The EXTERMINATOR is a derivative and pretty rough exploitation picture. The film’s storyline is sketchy and thin but still packs one or two twists. And there’s enough message – if you care to look for it beneath scorched, bullet-riddled bodies, gratuitous explosions, jaw-dropping prosthetic effects (courtesy of Stan Winston!) and glimpses of the Deuce in its squalid heyday.

The Story of The Exterminator (1980)

Two Vietnam vets, John Eastland and Michael Jefferson, come back to “normal” life in a scummy, crime-ridden New York of the 1980’s. When the “Ghetto Ghouls” gang assault Michael, living him crippled for life, John has nothing but revenge on his mind. Armed with a flamethrower and a Magnum pistol, the Exterminator goes on a violent rampage through New York’s slums and sex dens.

First Impressions

At first I found THE EXTERMINATOR underwhelming. The story felt shallow, confused and technically the film was not very well-made. I had a hard time getting past the often cheesy dialogue and the impact of the action scenes was undermined by choppy editing. Yet, over the years, I felt compelled to revisit THE EXTERMINATOR several times, eventually embracing its technical shortcomings. In particular Robert M. Baldwin’s gritty cinematography does a great job capturing the feel of New York’s urban decay. THE EXTERMINATOR has plenty of authentic rawness going for it. The use of grimy NYC locations really amps up the suffocatingly sleazy vibe. The use of real locations makes THE EXTERMINATOR such a special experience.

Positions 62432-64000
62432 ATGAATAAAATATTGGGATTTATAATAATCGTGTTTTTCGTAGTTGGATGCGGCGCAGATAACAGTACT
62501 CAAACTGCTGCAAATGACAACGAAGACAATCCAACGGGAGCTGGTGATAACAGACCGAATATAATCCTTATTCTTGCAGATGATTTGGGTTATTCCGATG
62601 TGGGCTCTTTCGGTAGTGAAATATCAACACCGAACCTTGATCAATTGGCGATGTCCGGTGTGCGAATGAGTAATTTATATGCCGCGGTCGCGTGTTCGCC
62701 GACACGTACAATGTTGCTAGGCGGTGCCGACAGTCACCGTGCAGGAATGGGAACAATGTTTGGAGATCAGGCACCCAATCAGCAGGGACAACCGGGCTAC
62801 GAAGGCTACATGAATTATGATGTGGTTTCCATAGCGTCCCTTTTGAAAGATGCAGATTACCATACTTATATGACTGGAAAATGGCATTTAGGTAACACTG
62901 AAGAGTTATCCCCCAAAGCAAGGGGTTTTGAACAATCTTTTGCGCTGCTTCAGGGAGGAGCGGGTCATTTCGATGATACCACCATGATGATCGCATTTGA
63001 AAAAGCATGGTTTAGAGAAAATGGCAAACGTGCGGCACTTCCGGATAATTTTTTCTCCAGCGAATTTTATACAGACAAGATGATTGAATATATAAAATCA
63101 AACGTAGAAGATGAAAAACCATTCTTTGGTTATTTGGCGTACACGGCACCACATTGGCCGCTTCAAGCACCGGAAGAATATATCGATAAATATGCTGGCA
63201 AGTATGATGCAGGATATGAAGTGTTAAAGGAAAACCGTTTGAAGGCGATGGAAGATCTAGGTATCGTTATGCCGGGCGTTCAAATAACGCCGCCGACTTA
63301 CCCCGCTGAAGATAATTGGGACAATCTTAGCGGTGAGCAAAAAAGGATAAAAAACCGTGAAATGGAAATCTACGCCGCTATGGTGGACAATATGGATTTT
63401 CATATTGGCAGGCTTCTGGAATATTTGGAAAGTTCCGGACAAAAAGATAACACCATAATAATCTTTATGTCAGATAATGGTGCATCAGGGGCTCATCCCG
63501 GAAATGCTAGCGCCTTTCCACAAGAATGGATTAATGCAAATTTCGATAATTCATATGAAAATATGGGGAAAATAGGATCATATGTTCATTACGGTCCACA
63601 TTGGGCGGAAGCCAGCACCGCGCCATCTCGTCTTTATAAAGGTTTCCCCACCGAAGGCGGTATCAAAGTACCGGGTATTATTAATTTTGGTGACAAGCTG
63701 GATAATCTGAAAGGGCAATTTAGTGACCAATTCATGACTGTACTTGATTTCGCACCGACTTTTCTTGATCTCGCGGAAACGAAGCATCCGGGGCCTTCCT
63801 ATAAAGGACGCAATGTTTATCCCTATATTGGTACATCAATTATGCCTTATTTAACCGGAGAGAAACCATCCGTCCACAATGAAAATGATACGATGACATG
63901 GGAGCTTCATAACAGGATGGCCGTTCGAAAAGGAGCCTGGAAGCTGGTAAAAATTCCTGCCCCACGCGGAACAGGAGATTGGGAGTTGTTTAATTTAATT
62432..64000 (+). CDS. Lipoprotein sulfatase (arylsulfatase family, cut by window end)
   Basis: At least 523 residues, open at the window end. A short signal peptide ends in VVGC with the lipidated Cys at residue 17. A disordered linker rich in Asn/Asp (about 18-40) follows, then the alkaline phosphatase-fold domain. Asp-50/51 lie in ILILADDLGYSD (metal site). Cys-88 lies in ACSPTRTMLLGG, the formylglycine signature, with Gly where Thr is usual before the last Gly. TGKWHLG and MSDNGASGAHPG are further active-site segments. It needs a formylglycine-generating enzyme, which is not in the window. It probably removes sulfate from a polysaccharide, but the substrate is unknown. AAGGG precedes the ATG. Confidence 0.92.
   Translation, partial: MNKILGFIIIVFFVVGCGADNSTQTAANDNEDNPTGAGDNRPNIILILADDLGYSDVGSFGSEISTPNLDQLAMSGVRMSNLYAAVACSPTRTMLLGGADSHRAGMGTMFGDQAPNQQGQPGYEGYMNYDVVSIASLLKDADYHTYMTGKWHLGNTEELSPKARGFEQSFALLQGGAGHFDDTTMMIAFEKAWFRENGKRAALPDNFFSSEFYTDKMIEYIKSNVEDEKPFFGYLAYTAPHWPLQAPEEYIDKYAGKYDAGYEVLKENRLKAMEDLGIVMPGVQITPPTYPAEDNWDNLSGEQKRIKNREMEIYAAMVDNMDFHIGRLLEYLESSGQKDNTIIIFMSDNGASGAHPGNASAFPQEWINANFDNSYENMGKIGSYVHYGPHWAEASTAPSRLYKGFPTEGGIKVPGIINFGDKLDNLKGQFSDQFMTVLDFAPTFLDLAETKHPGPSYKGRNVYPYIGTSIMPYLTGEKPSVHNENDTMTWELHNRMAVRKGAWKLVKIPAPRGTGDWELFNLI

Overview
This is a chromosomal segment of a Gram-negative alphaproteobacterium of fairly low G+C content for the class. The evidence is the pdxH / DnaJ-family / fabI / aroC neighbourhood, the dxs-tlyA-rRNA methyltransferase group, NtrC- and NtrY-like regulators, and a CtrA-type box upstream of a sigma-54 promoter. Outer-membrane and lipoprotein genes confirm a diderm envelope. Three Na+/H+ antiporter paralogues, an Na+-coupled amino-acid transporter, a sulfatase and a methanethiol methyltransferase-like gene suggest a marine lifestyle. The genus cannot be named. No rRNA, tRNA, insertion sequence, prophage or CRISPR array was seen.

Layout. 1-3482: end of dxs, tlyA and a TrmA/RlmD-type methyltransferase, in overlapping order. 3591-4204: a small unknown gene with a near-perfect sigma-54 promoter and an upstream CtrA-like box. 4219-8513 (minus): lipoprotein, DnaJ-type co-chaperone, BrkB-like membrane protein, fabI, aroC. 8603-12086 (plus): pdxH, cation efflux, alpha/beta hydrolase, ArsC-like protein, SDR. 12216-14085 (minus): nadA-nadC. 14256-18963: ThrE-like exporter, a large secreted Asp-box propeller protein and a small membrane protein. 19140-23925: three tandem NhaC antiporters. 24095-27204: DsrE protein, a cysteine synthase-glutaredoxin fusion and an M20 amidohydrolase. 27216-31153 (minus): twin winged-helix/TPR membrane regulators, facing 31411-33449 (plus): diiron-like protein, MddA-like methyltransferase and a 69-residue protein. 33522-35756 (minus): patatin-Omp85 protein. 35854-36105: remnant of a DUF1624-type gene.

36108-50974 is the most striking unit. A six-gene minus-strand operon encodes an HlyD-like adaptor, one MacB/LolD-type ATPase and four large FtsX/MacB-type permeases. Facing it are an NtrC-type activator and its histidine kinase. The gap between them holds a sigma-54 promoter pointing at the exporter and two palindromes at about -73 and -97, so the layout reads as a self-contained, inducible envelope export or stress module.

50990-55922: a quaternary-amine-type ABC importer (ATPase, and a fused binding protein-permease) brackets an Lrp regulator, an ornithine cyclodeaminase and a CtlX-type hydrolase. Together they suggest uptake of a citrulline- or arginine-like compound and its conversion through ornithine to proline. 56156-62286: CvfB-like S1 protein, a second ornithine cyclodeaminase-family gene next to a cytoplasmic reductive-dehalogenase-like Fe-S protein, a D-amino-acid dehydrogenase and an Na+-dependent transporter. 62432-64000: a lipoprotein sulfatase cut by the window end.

Production values

It’s hard to pinpoint just how low-budget the film is. Whereas the Vietnam prologue goes all out on squibs and pyrotechnics, the film’s middle act is more restrained midsection. In terms of dialogue and storytelling THE EXTERMINATOR is like a student film, but with some serious cash thrown at it when it comes to the action scenes and daring stunts.

Technical quality

In terms of editing, James Glickenhaus crosses the line on occasion. This disregard for the basic grammer of editing further adds to the film’s spatial disorientation. Also, some inappropriately long slow-motion shots stick out amid the poorly blocked action scenes, lending THE EXTERMINATOR a confusing, nearly-arthouse vibe.

The Cast

Robert Ginty as the Exterminator makes for one of the least macho action heroes of the 1980s. He’s just your average guy who unleashes his savage side in quest for revenge. Ginty’s performance won’t shake the pillars of the universe but it does the job. Genre film veteran Christopher George (CITY OF THE LIVING DEAD) comes across as very likeable in what is a fairly undemanding role as cop hot on Ginty’s trail. The always welcome Samantha Eggar is wasted in a supporting part as George’s romantic interest. Look out for a couple of cop extras from Lucio Fulci’s ZOMBIE in the brief scene at the police station.

Final Thoughts

While not meant to win any awards, THE EXTERMINATOR still is of some value as a document of its time. It deftly captures the vibrant, anxiety-riddled at the dawn of the 1980s, with the Vietnam trauma looming over the bankrupt New York. One only wonders what could have been had Robert Ginty and Steve James swapped their roles in THE EXTERMINATOR.

Trivia: Glickenhaus’ early feature THE ASTROLOGER plays on TV in the intensive care ward where Steve James’ Vietnam hero is slowly wilting away wired up to a machine.

Reviewed by Alex Bakshaev in September 2020